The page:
Prof. Luca Valgimigli
As we have seen in the previous article, many sunscreens get damaged by sun radiation as they absorb it. The modest photo-stability of such sunscreens has important consequences on the safety and efficacy of sun-care products based on them.
We have seen that photo-instability of sunscreens causes a reduction of sun protection factor (SPF) with time. There are, however, additional interactions of sunscreens with sunlight that have even worse consequences on their safety.
Solar radiation and the role of solar filters
Solar radiation contains sufficient energy to damage some molecules (M), including some molecules found in our skin, as exemplified in the equation:
M + light→ fragment-A + fragment-B
Fragments indicated as A and B, in the example above, are often free radicals that can attack other molecules, damaging or modifying them.
For instance, if such a reaction occurred in our skin, damage could occur to structural proteins like collagen and elastin, contributing to the formation of wrinkles and the onsetting of photo-aging. Furthermore, it could start chain-reactions leading to erythema, other inflammatory states and even genetic mutations (skin cancer).
Products containing sunscreens are meant to protect skin from all such damages, and normally they do, by decreasing the amount of UV radiation that hits our skin, i.e. acting as “filters”. CAUTION! Not all the sunscreens are friends of our skin, and actually some might cause bigger damage than that they are expected to prevent. How?
Let’s go back to our previous example. In order for M to react with light, it is necessary that molecule M is at least able to absorb the light at quantum level, i.e. it is necessary the energy carried by light photons hitting M corresponds exactly to the energy gap between quantum levels in the molecule. Often this is not the case and molecule M would be perfectly “safe” if it was not for the presence of other molecules called photosensitizers.
Benzophenone and main benzophenone derivatives used as sunscreen in sun-care cosmetic products as well as in the protection of manufacts. The common base structure is drawn in blue
F + light→ F*
F* + M → F + fragment-A + fragment-BT
This process is well known in photochemistry and benzophenone is among the photosensitizers of broader use in industrial processes to induce photochemical reactions. Benzophenone is also the lead structure for many and, unfortunately, very popular sunscreens, widely used in sun-care cosmetics to give sun protection factor. Most common examples are depicted in the figure above. Sunscreens like benzophenone-3 and benzophenone-4 are structurally related to benzophenone and are potent photosensitizers. In case M is a biomolecule in our skin, such as collagen, elastin, an enzyme or DNA, this can be damages by exposure to sunlight in the presence of photosensitizers (like benzophenone derivatives) much more it would happen in their absence. In other words, certain sunscreens can amplify the damage to our skin caused by sunlight.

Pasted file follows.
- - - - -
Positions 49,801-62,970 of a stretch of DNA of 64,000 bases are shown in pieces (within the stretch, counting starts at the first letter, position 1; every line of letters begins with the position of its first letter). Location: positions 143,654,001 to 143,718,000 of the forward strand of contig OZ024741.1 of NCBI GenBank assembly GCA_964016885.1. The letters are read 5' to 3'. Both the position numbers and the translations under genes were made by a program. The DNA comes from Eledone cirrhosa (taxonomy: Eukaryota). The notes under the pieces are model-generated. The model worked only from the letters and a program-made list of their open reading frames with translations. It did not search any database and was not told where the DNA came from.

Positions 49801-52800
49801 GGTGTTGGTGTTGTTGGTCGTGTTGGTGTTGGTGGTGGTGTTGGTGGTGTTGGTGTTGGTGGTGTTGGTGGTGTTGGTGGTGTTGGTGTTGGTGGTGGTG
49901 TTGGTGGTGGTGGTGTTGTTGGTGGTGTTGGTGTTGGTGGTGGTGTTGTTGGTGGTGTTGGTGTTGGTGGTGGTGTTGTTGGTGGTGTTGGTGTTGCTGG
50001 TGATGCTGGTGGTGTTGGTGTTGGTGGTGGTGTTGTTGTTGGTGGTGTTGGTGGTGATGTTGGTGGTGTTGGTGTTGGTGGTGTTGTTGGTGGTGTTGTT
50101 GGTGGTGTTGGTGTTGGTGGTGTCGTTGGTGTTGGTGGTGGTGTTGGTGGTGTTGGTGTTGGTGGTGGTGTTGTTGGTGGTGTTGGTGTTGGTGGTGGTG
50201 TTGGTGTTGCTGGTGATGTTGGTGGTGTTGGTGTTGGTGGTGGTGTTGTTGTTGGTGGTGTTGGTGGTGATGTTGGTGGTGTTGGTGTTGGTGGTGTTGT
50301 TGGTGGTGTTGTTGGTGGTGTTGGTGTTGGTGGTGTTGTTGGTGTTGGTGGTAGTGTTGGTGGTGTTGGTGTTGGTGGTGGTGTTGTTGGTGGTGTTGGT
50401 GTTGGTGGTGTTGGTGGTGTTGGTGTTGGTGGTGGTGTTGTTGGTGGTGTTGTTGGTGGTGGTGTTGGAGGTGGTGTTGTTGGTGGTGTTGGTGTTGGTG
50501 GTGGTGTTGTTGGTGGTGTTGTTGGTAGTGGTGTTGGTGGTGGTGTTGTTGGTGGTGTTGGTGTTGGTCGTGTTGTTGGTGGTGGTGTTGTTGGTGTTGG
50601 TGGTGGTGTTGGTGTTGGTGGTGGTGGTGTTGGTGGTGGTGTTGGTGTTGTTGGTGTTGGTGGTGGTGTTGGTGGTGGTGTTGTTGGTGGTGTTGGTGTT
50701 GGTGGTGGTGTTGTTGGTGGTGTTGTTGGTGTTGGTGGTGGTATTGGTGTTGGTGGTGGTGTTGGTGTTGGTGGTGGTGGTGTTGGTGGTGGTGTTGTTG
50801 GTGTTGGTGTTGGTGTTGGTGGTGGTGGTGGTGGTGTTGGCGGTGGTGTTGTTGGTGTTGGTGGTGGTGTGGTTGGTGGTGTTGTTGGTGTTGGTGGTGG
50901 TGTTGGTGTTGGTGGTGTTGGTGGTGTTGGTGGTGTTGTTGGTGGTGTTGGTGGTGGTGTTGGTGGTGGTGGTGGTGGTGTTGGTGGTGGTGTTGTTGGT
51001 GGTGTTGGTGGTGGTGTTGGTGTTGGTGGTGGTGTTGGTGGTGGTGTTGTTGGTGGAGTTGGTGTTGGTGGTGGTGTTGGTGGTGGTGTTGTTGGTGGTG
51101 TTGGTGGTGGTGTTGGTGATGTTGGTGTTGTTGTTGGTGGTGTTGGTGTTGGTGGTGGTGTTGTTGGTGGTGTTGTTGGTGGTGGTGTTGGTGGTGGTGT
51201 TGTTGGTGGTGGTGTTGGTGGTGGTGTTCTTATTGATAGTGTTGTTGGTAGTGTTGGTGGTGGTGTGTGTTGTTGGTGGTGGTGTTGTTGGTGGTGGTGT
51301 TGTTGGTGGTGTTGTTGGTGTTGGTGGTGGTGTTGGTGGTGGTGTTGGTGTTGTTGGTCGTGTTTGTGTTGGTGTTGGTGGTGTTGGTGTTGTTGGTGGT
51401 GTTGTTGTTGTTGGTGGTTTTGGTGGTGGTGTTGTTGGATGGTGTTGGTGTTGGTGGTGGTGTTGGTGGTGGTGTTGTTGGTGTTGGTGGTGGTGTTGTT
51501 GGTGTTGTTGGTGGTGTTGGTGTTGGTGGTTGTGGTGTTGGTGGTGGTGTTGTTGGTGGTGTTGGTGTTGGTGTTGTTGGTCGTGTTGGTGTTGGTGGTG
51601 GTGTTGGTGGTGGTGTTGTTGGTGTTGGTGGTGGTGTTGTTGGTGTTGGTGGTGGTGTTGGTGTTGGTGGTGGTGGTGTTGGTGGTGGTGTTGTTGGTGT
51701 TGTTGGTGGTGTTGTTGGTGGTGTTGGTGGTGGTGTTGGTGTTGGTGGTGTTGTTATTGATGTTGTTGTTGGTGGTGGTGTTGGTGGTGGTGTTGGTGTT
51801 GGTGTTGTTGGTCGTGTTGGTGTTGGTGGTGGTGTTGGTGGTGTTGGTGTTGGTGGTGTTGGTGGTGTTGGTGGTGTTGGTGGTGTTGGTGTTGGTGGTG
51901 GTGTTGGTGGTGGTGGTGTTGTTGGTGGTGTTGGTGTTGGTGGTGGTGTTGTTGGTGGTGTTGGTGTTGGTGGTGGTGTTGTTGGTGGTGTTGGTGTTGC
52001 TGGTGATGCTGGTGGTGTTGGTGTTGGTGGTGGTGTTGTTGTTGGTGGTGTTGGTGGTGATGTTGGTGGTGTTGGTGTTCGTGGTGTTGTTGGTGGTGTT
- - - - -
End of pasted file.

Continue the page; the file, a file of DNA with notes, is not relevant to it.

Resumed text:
For these reasons BeC does not use benzophenone derivatives in sun-care products!
BeC uses only physical filters in low protection products and, in high protection products, we use a combination of physical filters and new generation chemical filters, which are highly photostable. Here you can find more info on BeC sun-care products.
Therefore, when we chose a sun-care product, it is very important we pay attention to the label and read the composition: don’t look at the SPF value only!
We often hear that we should not expose to sunlight after having used perfumes or other products, as they can give photosensitization problems. The typical recommendation is to use only sunscreen products, but caution should be paid when we choose the sunscreen product, as even sunscreens can cause the same problems. Therefore, even if you have no particular problem of sensitivity to sunlight and think that any product will do the job, think again and don’t overlook the importance of choosing high quality sunscreens, so to make sure that the problems you don’t have will not be caused by the wrong product.
Many benzophenone derivatives are available today and 12 of them are of common use. Those more commonly used in the manufacture of sun-care cosmetics and other goods, are listed in the following.
- Benzofenone-1: 2,4-Dihydroxybenzophenone
- Benzofenone-2: 2,2′,4,4′-Tetrahydroxybenzophenone
- Benzofenone-3 (o oxybenzone): 2-Hydroxy-4-methoxybenzophenone
- Benzofenone-4 (o sulisbenzone): 2-Hydroxy-4-methoxy-benzophenone-5-sulphonic acid
- Benzofenone-5 (il sale sodico del sulisbenzone): Benzenesulfonic acid, 5-benzoyl-4-hydroxy-2-methoxy-, monosodium salt
- Benzofenone-8 (o dioxybenzone): 2-Hydroxy-4-methoxyphenyl)-(2-hydroxyphenyl)methanone
- Benzofenone-10 (o mexenone): 2-hydroxy-4-methoxy-4′-methyl-benzophenoneBenzofenone-11: it is a mixture of benzophenone 2 e 6.